Daily Archives: August 17, 2010

What Will The New Brazilian Consumer Mean to Your Supply Chain?

In supply chain, we are continually talking about how the BRIC: Brazil, Russia, India, and China, are going to revolutionize our supply chain by substantially decreasing our costs and, thus, increasing the overall value the supply chain organization brings to the business. For the most part, it hasn’t happened yet (as management costs, tariffs, delays, and expedited shipping costs usually serve to eat up most of the projected savings), although many companies, who took their time and did it right, did see enough savings and enough improvements to make it worthwhile. The real opportunities are going to come when the middle class in these countries reaches a point where the market is just as lucrative, if not more lucrative, then our home markets. Just like Japan, with its focus on electronics, achieved a rapid transformation over the last few decades to become the second largest consumer economy in the world until it was overtaken by China this month, the BRIC is on track to create a new middle class larger than the current global middle class in the next 15 – 25 years.

And while much has been written about the China and India Opportunity (as the 2.5 Billion people the countries contain are expected to contribute another 500 Million to 750 Million people to the global middle class), I haven’t seen much written about Brazil, which is still very respectable in size with it’s 8.5 Million square kilometers and 192 Million people. Plus, it’s current middle class, which is approximately 25% of the population, already earn between $1,000 and $3,250 US, which is on par with what the average middle class income in India (which is as low as $3,000 to $5,000 US by some estimates) and most of China.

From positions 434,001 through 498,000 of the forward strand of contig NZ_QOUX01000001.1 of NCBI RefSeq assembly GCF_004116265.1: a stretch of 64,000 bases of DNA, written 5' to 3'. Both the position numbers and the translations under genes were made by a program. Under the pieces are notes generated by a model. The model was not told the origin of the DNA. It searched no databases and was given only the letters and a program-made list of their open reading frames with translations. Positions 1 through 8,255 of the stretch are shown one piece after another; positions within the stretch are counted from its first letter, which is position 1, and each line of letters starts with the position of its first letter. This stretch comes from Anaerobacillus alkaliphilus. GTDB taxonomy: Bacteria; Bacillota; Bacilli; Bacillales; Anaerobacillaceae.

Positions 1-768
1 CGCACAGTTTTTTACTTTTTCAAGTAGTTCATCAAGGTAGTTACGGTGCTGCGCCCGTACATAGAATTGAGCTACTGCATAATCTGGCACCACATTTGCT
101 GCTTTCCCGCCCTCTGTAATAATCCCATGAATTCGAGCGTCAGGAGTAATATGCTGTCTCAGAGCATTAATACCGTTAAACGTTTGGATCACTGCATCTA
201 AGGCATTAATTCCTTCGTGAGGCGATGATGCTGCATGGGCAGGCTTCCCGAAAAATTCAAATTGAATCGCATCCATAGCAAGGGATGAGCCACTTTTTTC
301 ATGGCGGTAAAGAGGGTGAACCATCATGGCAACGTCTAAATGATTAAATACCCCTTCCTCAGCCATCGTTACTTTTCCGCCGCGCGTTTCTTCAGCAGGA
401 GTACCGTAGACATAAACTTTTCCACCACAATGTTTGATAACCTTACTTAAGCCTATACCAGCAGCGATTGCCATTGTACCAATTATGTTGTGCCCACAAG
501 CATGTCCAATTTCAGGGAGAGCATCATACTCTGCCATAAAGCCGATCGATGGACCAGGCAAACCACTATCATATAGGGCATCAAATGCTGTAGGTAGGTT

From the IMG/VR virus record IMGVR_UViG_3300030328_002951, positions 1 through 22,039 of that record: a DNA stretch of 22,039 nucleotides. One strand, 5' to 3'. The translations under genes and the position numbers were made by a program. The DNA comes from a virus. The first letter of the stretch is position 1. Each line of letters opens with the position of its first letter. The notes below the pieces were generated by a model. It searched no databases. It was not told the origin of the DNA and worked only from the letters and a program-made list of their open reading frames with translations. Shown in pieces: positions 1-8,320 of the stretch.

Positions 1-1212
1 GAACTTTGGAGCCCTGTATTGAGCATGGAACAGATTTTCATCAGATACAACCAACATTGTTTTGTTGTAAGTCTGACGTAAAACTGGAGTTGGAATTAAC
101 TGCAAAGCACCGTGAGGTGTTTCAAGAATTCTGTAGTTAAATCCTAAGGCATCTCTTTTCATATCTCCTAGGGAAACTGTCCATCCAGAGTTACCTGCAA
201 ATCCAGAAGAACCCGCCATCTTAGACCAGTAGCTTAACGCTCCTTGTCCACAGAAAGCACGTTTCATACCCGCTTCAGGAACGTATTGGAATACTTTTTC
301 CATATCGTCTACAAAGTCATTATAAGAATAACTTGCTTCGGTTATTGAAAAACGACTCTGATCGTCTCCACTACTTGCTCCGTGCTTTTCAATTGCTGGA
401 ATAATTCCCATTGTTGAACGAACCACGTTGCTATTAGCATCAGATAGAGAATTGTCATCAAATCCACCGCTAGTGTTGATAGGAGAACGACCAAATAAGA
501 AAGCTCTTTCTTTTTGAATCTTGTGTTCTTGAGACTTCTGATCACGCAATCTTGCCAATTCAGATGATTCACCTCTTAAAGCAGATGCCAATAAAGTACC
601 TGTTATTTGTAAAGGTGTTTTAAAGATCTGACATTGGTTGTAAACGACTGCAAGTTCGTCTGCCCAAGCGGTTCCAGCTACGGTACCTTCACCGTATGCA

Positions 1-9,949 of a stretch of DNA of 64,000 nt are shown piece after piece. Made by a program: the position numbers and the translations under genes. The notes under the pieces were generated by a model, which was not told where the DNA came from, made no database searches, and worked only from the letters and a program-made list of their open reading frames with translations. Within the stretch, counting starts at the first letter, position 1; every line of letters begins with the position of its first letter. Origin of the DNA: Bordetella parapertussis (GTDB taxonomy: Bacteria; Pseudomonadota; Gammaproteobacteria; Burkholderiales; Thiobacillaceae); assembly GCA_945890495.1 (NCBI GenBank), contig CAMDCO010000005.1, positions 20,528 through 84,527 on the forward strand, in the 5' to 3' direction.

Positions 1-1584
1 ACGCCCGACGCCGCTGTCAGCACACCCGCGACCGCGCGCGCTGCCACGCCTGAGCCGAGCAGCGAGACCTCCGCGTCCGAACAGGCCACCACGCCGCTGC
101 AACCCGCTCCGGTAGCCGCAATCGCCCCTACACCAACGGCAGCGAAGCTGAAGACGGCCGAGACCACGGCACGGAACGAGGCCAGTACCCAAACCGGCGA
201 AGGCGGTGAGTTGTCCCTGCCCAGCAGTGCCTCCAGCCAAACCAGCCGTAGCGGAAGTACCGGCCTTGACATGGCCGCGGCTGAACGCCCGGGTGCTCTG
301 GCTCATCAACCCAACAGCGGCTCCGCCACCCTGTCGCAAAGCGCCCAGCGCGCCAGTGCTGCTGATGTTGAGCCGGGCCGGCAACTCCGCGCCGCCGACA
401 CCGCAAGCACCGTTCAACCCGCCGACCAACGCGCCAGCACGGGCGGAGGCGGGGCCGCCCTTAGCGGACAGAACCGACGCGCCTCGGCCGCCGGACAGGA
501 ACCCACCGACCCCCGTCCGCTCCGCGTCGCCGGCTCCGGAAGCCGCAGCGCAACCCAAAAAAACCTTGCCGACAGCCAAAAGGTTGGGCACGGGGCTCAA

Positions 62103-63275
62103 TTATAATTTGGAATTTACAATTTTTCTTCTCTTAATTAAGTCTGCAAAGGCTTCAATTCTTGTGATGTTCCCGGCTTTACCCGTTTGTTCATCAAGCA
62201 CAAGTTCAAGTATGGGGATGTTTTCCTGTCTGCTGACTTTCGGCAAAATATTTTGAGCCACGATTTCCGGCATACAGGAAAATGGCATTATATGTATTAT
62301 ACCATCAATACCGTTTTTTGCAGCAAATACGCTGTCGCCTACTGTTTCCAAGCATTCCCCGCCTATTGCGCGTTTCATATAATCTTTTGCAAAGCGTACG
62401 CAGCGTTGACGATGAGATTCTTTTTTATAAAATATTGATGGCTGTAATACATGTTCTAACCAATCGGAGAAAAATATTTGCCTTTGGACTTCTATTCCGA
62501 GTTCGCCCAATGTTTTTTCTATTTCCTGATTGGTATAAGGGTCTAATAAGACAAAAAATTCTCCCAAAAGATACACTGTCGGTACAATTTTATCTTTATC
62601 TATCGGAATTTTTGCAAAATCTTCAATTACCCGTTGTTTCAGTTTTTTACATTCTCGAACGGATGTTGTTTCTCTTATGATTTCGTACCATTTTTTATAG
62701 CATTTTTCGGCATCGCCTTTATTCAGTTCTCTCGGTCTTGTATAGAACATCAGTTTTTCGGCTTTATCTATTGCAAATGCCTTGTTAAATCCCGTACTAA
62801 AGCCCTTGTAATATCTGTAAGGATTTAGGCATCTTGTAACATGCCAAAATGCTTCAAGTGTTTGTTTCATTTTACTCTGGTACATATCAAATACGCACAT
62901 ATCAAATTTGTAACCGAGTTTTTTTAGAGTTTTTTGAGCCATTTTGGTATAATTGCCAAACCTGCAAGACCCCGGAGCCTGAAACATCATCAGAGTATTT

Brazil, like any other country, poses a distinct market. As per The Brazilian Consumer: Opportunities and Challenges, Brazilians favour quality over low price, status over indifference, and interaction vs. seclusion in their way of life. The companies that have successfully reached the emerging middle class to date have focussed on quality, distinction, small stores (in lieu of hyper-centers), and exclusive distribution networks — all of which will have an impact on your Brazilian supply chains. But will the emerging Brazilian consumer have any impact on your supply chains for those of you sourcing from, but not selling to, Brazil? Probably not. But if anyone has any differing opinions, I’d love to hear them!